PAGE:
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Platts reported that although China plans to scrap its molybdenum export tax on May 1, 2015, Chinese producers of the metal are unlikely to immediately rush to increase their exports.

Platts reported that although China plans to scrap its molybdenum export tax on May 1, 2015, Chinese producers of the metal are unlikely to immediately rush to increase their exports. That’s because “domestic prices are still higher than international levels.”

As quoted in the market news:

China Premier Li Keqiang said at an internal State Council members’ meeting on Tuesday that the central government will abolish the various taxes — including resource tax on rare earth, tungsten and moly mining operations in China — replacing them with a single tax based on sales prices, starting May 1.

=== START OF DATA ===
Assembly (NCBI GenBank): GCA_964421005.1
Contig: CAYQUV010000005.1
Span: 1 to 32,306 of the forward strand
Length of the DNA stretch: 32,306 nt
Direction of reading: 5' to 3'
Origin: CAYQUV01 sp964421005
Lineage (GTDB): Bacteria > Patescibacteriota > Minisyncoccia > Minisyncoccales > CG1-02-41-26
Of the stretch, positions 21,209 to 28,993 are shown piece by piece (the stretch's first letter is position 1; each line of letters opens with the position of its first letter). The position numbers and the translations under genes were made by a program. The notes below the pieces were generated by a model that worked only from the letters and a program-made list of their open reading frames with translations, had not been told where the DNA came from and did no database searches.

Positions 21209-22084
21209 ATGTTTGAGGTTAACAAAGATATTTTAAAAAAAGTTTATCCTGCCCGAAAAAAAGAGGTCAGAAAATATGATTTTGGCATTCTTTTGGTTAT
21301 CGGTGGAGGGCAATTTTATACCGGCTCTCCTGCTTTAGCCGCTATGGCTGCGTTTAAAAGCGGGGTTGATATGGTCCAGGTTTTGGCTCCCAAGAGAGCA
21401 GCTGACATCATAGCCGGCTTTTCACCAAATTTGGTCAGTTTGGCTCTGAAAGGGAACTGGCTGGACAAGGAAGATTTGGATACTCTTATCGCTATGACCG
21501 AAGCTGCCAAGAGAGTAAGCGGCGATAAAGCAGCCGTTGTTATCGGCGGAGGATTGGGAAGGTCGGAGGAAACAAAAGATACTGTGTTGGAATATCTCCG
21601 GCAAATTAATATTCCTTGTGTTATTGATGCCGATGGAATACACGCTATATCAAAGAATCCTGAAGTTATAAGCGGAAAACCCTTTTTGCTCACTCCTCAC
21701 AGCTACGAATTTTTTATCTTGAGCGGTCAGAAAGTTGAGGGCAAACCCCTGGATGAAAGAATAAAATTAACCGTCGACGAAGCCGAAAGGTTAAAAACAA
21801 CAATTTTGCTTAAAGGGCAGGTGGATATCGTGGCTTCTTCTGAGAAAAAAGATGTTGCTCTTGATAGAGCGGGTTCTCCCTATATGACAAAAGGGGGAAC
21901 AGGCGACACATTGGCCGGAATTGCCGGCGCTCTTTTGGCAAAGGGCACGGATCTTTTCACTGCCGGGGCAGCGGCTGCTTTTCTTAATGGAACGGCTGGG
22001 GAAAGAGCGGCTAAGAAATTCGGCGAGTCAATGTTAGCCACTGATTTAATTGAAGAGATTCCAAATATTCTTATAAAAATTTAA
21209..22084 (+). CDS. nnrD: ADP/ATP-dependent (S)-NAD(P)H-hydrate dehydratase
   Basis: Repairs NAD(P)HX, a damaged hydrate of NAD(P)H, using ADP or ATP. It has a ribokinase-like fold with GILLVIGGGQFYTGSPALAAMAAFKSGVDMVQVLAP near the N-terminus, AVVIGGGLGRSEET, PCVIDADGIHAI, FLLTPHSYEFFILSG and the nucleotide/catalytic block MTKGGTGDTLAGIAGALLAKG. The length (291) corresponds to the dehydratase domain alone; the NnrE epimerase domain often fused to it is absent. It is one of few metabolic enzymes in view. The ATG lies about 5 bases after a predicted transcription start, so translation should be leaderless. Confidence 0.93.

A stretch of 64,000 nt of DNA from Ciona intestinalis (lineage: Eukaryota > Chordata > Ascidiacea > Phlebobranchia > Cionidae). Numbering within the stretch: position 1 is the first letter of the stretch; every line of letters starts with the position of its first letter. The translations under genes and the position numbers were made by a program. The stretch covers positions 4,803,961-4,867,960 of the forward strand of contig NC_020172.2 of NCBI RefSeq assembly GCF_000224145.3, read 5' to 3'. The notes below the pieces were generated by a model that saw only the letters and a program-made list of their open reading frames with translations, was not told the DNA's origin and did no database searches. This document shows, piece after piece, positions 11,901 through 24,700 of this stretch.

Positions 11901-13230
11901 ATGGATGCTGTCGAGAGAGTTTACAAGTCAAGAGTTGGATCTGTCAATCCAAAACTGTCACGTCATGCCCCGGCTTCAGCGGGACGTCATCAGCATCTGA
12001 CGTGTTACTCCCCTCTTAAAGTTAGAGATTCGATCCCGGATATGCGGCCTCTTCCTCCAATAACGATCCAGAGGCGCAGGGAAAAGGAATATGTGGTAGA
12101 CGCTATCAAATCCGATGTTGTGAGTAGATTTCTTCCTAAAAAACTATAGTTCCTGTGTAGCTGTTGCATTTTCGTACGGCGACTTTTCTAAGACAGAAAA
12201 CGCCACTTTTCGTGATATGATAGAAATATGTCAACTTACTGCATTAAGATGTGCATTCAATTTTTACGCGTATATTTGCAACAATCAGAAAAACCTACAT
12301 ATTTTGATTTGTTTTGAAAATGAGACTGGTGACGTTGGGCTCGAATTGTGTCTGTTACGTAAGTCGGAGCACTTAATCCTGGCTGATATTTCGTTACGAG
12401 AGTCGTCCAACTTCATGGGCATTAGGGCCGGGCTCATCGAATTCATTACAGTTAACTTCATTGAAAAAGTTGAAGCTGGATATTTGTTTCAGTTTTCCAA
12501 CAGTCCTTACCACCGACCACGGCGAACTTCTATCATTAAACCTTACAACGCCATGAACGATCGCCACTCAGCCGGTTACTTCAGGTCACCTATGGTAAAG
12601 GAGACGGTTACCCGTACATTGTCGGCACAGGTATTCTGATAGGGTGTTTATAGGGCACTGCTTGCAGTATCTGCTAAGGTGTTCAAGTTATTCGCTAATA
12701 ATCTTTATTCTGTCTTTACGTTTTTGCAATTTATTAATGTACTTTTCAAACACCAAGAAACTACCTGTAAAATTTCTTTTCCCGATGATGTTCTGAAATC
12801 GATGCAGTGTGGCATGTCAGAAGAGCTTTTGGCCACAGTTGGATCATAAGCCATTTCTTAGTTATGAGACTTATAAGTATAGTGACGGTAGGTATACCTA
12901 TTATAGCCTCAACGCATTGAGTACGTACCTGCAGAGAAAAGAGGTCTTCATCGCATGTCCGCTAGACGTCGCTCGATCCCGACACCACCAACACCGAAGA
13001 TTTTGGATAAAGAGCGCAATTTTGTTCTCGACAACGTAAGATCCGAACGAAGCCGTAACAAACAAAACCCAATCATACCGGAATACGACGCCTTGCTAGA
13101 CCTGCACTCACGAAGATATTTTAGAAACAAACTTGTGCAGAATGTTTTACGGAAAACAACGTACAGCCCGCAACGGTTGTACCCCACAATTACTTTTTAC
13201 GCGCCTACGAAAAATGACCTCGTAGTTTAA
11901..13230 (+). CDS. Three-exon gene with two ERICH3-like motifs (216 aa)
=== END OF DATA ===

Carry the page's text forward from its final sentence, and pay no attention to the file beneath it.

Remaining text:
He did not disclose the exact amount or percentage of the new tax, but emphasized that the new tax will stick to the principal of “not imposing a heavier burden on such mining operations.”

Chinese market sources could not give an exact breakdown of taxes under the current regime due to their complexity. Sources have also not heard of any levels for the new tax rate, while a European source suggested the new tax would be set at 8.5%.

Click here to read the full Platts report.

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